TALKING DRUM: When I read about Yarnell Hill Fire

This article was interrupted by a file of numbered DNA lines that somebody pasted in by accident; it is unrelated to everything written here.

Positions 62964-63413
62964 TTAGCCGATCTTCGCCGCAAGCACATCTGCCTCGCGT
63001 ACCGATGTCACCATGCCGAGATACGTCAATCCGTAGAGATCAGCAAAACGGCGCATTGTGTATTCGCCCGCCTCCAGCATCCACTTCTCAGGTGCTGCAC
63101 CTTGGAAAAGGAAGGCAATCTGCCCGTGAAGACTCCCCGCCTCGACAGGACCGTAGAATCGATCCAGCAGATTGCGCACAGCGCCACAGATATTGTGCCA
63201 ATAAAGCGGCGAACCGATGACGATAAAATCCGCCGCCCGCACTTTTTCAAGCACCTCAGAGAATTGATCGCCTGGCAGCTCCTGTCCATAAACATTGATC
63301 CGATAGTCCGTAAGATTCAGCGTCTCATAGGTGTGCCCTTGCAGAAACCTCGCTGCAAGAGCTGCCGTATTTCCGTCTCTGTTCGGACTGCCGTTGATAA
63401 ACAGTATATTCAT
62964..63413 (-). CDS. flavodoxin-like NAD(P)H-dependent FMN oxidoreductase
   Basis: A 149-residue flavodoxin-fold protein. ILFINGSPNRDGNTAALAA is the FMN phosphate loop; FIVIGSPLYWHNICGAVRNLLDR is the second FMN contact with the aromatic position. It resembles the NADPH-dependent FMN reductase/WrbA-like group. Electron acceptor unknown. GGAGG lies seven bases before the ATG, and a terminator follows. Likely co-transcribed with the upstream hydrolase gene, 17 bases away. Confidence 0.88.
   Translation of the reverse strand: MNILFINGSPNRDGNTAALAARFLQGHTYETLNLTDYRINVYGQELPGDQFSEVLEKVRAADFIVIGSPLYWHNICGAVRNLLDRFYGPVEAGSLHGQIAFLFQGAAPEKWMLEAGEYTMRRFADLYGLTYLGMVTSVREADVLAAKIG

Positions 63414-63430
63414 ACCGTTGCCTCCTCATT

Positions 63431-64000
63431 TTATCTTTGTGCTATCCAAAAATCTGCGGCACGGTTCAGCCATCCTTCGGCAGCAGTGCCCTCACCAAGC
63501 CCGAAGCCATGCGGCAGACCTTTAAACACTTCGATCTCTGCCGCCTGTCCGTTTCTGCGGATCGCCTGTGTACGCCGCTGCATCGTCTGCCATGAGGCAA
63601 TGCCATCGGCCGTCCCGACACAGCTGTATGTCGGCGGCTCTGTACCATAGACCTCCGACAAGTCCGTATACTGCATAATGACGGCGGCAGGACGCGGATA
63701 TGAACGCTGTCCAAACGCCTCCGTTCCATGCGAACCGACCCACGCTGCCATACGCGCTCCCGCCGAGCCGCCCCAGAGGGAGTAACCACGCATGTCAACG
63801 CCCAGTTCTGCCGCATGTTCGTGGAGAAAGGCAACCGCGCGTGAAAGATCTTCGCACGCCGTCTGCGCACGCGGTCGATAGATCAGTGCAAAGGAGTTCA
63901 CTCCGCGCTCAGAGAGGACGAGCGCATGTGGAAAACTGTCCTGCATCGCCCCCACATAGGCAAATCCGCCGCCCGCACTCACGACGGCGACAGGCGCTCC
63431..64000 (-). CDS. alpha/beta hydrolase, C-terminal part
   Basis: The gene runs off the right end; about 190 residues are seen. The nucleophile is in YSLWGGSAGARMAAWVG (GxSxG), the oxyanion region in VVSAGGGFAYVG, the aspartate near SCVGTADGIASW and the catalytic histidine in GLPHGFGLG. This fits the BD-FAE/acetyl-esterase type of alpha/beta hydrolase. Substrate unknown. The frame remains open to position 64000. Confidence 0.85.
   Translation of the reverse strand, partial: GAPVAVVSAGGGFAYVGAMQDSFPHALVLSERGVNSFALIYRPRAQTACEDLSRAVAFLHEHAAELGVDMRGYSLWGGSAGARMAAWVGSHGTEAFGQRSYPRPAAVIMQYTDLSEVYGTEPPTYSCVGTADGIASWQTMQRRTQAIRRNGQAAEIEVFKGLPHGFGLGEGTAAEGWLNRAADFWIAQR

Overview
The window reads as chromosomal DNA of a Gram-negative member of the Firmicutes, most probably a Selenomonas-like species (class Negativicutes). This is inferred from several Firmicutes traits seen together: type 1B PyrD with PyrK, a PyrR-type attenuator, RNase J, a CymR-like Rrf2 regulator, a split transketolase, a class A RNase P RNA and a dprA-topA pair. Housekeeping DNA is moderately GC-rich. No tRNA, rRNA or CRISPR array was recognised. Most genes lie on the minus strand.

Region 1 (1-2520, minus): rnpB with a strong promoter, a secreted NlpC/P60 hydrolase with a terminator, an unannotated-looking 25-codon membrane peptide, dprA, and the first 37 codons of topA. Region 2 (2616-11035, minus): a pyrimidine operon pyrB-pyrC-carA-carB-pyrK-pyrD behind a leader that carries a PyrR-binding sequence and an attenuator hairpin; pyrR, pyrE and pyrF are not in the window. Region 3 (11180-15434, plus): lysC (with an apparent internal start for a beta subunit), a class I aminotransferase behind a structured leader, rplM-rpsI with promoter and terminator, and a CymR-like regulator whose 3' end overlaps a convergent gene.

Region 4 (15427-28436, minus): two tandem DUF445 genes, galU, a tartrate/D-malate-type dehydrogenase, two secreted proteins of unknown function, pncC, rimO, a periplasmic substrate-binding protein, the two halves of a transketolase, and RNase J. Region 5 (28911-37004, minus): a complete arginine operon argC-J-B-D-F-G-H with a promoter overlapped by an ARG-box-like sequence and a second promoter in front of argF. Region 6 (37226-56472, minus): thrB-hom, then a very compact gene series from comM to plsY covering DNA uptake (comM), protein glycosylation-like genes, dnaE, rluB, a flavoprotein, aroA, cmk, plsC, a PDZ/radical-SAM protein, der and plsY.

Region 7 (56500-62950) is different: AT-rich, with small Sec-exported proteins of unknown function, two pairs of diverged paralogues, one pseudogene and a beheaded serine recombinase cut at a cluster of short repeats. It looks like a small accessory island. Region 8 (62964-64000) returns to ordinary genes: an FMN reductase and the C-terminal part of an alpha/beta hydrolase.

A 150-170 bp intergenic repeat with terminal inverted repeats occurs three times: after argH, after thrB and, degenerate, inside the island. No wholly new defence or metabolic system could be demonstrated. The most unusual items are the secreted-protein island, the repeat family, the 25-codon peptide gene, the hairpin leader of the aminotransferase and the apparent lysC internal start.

According to the Arizona Republic, news media, “it is the worst firefighting tragedy ever in Arizona [US], eclipsing the 1990 Dude Fire near Payson, which claimed six firefight­ers. “It was the worst wild-land firefight­ing tragedy in US history since 25 [people] were killed in the Griffith Park Fire in Los Angeles in 1933.” Indeed, the uncontrollable fire that caught up with the hamlet of about 500 homes had most of these homes reduced to billowing smokes. The town, on a hill, named Yarnell will forever mourn this day as the fire began early Friday evening, and by Sunday the fire had spread to more than 2,000 acres. But that was not all. The Yarnell Hill Fire, as it razed down properties, had also claimed the precious lives of some 19 wild-land firefighters. This was the story that won the Arizona Republic news the 2014 Pulitzer Prize for ‘Breaking News’ reporting. However sad the Yarnell Hill Fire read, I got marveled because “as the Yarnell Hill Fire continued to rage uncontrolled, Arizona officials launched an investigation to find out how a fast, erratic wildfire killed 19 Prescott Hotshot firefighters and whether the tragedy could have been averted.” Certainly, what pertains in my country, Ghana, is a direct opposite to what happened in Arizona on June 30, 2013. In Arizona were serious minds at play as the then officials there did not wait for the fire to be doused before setting up a committee, invite the media for briefings and then go work in comfort. The investigation was done alongside the dousing of the Yarnell Hill Fire as a set of new firefighters was brought in to help. [caption id="attachment_49547" align="alignnone" width="435"] Dean Smith watches as the Yarnell Hill Fire encroaches on his home[/caption] On Saturday, April 22, 2017, I was on the campus of the Ghana Institute of Journalism to meet someone I needed to interview for a radio feature. Just as I was done with the interview, my phone buzzed. I could not answer the call. When I called back, the person said she intended breaking the news of Dr. Papa Kwesi Nduom’s Regency Hotel Compound catching fire to me. I was shocked. When I got to the Ghana Immigration Service area, I saw three fire tenders speeding to the said fire scene. A number of people who had gathered around watching the thick dark smoke snaking into the sky were optimistic the fire would be doused with ease considering the alacrity of the firefighters. The Ghana National Fire Service (GNFS) had called for reinforcement from the fire department of the Ghana Air Force. However, two hours after their attempt, the fire still showed its prowess that it is a force to reckon with. On social media were a barrage of jabs all directed at the Ghana National Fire Service for seemingly failing to douse the fire. For many Ghanaians, the excuse by the Service that it had had a shortage of water got them crazy. “A whole Ghana National Fire Service always complaining about running out of water is sickening,” read a comment on Facebook. Indeed, I share the sentiments of those who blasted the Ghana National Fire Service. But to a large extent, we as a people must share the blame of this poor performance of the Fire Service. My argument on Facebook was simple. That, the problems of our country should be shared among the media, politicians and the citizenry in giving the media a sizeable portion. This is not the first time the Ghana National Fire Service has been hit with shortage of water. So my question is, do the workers of the fire service drink the water meant for the dousing of fires? Planners of our cities were wise enough to have built a number of water hydrants But what do we see? Many are the citizens of our land who have built their shops on these water hydrants. Then when there is a fire outbreak and the GNFS does not get to use the hydrants we turn to point accusing fingers. Our attitude as a people is so horrible that if we do not change our ways we will always be tickling ourselves to death. A week before the fire outbreak at Dr. Nduom’s offices, there was this news circulating on social media that a gas explosion had occur somewhere at Michel Camp, here in the Greater Accra region. When I called the PRO of the GNFS, Prince Billy Anaglate, he told me he had sent his men to the said location and that he would confirm to me the authenticity of the ‘explosion’ report when he hears from his emissaries. Later on, the story turned out to be a hoax. Someone had succeeded not only deceiving but fooling public officers. I asked myself, ‘what do people gain from this kind of act?’ The irony here is that, next time, someone might call the GNFS to alert them of a fire and the fireman acting from his past experience will ask him/her ‘are you sure your house is on fire?’ We play too much in this country and the politicians who are supposed to protect us often tend to fail us. And the media that is supposed to put these politicians to checks, at times, forget about their role. Now every issue is publicized that after discussions in the media we hardly get solutions to our problems. Today, it is Dr. Papa Kwesi Nduom’s business at the mercy of fire. For whose turn it will be tomorrow, only God knows. But, if we are to sit down and reason to reflect the big certificates we have acquired, we can collectively help prevent another misfortune from befalling an innocent person. Let us put in place good policies. If it is about making the GNFS, or the National Disaster Management Organisation (NADMO) or any other institution strong, let us do so by putting to work concrete measures. Government must be bold to eject and demolish structures say on water hydrants or on water ways without fearing losing the next election. If it is about non-performing officials, let them be sacked. The Whiteman is but a human being like us. They just think into the future and make plans to prevent a previous misfortune entangling them again. The findings into the possible causes of the deaths in the Yarnell Hill Fire among other things said that the demised firefighters were well trained for their job. The fire only caught up with them partly because radio communication between them and their team got interrupted and their exact location at the scene was hard to be determined by the team due to fluctuations in the weather. This disaster they have vowed will not reoccur. By Solomon Mensah The writer is a broadcast journalist with 3FM 92.7. The views expressed in this article are the author’s own and do not necessarily reflect 3FM’s editorial policy. Email: [email protected]